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huguescmoi

How to print a smooth bottom surface ? (PLA, UM2)

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Hi,

I received my new UM2 printer. I notice a huge quality (smoothness) difference between the bottom surfaces and the top surfaces. The bottom surfaces are rigged and not smooth (I tried different layer heights and shell thickness) as shown on the picture.

rigged

However the top surface print rather smooth.

What parameters control the smoothness of the botoom surfaces ?

thx

Hugues

 

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I do it while the printer is doing the first few layers as well, it saves time messing about calibrating it and also saves times when you get jams at the start as it often just works through them. because you if you get bad nozzle jams after calibration you will have to do it again anyways and fall into a circle of calibrating and pulling out the broken filament then trying to clean the nozzle and it can waste a lot of time. On the fly you can just turn the screws until they are close to the nozzle at the start. Little mess ups are often negligable at the start or if they bother you just get some tweezers and pull away the stuf that has messed up when the print head is not in the way. Im glad to hear im not the only one doing this.

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The parameters that control it are bed levelling; nozzle to bed distance, 1st layer print speed ,“glues” and to some extent bed and extruder temp.

Irrespective of the model print speed you need to print the 1st layer slower; at least 30mm/s, a lot of people use 20mm/s., I think some even go to 15mm/s

“Glues” – I disagree with the statement above abut not using them. People use a variety of substances, including nothing. I print on glass and use hairspray because I have found that for me it improves adhesion but I think it is a very personal thing. You will find lots of posts on the forum on this subject.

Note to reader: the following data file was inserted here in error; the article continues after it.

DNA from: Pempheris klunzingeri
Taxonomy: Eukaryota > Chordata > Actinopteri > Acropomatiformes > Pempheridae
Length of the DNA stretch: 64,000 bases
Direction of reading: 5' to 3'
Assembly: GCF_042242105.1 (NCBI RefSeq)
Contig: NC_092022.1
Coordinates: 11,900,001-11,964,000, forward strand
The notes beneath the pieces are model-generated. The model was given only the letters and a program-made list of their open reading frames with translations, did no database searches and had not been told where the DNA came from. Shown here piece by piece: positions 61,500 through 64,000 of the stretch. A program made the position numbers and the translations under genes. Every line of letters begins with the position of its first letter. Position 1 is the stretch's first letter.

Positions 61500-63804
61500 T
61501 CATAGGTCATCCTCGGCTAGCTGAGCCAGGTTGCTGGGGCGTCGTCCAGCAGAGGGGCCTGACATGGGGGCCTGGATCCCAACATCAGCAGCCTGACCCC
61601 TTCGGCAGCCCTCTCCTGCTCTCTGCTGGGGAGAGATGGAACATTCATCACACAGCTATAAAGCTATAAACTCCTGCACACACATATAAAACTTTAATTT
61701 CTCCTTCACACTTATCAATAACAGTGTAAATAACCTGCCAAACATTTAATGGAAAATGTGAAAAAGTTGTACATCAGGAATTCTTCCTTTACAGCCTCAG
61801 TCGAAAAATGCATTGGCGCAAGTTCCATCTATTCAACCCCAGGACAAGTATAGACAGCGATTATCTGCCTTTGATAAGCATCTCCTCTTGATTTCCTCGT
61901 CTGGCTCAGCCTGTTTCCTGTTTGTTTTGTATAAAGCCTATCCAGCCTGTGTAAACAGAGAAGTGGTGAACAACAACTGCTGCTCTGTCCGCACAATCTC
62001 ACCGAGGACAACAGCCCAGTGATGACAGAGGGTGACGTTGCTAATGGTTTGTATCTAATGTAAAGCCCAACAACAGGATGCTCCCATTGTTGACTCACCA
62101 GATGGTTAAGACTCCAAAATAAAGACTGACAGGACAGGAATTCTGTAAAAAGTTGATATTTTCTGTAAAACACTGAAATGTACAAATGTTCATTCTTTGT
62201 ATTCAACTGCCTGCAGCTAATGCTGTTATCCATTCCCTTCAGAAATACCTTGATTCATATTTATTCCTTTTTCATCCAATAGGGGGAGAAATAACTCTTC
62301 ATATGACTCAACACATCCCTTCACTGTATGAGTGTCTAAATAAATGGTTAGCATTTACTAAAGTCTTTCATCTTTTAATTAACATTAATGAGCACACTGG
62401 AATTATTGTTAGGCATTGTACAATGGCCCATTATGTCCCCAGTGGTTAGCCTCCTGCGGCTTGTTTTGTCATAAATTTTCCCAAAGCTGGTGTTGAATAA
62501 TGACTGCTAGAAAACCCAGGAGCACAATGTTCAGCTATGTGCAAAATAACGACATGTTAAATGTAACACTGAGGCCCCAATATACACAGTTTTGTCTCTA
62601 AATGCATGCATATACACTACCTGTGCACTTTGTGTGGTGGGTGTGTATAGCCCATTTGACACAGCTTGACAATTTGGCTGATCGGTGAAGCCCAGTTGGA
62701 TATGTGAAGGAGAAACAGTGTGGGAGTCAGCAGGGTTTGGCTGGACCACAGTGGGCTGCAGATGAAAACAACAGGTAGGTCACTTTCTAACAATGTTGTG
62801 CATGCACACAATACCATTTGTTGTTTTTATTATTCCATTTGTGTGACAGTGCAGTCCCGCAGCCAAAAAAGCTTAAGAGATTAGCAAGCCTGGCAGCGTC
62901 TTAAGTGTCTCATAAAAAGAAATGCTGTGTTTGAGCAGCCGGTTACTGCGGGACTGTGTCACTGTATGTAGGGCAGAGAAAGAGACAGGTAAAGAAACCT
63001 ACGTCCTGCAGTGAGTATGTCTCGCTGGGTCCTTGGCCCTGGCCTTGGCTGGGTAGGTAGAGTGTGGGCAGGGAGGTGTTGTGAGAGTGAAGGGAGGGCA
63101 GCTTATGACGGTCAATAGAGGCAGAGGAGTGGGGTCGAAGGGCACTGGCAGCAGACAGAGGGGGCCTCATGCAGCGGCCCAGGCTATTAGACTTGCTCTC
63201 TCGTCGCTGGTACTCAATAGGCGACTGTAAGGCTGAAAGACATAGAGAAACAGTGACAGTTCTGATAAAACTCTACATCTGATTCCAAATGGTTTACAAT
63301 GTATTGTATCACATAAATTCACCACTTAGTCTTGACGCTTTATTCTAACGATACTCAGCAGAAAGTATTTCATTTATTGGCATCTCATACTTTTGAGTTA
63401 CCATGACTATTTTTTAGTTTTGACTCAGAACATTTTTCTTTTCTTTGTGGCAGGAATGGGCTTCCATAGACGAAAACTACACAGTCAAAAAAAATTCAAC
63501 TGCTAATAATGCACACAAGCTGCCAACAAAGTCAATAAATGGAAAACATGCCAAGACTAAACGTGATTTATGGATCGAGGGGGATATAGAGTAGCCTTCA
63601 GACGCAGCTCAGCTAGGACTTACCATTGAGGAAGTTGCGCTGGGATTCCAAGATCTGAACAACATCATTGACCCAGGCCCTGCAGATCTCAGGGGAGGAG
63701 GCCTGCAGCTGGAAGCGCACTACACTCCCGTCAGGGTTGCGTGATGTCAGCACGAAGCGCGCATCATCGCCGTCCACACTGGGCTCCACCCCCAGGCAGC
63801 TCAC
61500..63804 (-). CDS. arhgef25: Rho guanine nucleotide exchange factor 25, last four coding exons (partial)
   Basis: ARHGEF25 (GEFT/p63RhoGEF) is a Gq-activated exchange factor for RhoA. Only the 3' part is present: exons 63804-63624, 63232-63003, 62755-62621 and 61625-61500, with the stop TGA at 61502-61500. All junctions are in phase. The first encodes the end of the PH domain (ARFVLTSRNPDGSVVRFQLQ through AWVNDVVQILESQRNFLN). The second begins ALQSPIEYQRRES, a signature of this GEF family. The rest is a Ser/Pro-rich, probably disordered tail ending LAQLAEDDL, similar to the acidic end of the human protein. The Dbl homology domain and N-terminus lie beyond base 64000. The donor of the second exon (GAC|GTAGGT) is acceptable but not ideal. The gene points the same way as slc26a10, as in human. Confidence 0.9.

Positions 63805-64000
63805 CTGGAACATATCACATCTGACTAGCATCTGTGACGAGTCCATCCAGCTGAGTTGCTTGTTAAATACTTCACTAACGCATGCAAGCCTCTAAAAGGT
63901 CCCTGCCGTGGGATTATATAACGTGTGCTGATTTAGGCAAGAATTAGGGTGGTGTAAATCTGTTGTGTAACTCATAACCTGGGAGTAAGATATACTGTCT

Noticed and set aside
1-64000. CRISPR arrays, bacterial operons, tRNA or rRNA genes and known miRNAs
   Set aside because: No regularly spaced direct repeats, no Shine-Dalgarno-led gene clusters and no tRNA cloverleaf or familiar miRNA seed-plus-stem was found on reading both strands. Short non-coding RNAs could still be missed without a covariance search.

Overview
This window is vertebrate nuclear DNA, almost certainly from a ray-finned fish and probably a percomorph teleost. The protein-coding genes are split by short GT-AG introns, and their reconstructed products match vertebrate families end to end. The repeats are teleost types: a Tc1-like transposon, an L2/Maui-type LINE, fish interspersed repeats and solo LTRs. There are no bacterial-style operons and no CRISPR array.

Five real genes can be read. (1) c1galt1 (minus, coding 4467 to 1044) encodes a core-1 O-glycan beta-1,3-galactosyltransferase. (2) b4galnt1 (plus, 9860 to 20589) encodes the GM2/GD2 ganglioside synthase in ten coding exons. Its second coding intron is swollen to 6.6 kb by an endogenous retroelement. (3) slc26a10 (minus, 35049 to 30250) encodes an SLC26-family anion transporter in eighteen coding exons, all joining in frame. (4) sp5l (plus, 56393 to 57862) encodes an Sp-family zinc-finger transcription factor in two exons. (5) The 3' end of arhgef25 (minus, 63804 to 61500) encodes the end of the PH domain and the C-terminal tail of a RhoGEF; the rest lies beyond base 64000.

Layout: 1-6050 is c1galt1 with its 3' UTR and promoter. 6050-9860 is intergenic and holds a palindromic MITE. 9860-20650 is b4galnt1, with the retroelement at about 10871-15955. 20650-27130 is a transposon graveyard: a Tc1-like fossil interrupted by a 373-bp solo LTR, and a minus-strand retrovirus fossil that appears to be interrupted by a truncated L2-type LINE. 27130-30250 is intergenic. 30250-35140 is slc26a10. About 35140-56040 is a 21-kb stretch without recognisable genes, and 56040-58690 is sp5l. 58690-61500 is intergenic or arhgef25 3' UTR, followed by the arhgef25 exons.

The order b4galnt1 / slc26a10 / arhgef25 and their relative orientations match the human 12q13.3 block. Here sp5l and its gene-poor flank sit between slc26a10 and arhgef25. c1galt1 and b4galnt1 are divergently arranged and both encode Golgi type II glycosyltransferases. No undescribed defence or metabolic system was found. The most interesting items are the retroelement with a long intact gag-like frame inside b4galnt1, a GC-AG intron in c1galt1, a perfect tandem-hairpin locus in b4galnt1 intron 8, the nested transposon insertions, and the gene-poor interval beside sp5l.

If you are struggling a bit with adhesion then increasing the bed and or extruder temp. for the 1st layer can help. Unlike some other slicers base Cura does not provide this option, (there is a plugin, “attweakZ” or something like that that may allow you to do this) so I think a lot of people on the Ultimaker side maybe do not use this technique. Although I think the printer jog dial may let you do it and of course you can put it into the gcode but that would be PIA for every print.

But, assuming your bed is level then to me the major factor is nozzle to bed distance. Of course you can change the screws with the printer not operating but the advantage of doing it in situ during a print is that you can see the effect and it is normally quite a quick process. But IMHO if you want to get it really good you have to do it electronically. As it happens yesterday I retuned my nozzle distance. I did 5 prints with 0.02mm difference in distance between each one. They were all good but one was the best. I defy anyone to manually change the distance with that precision using the screws, let alone changing the height exactly the same on both sides so you do not screw the bed levelling.

Manually in situ is fine; you cannot argue with what you can see but then again it may not be the best you can achieve. The paintwork on a new Ford will look great until you park a new Bentley beside it.

 

 

 

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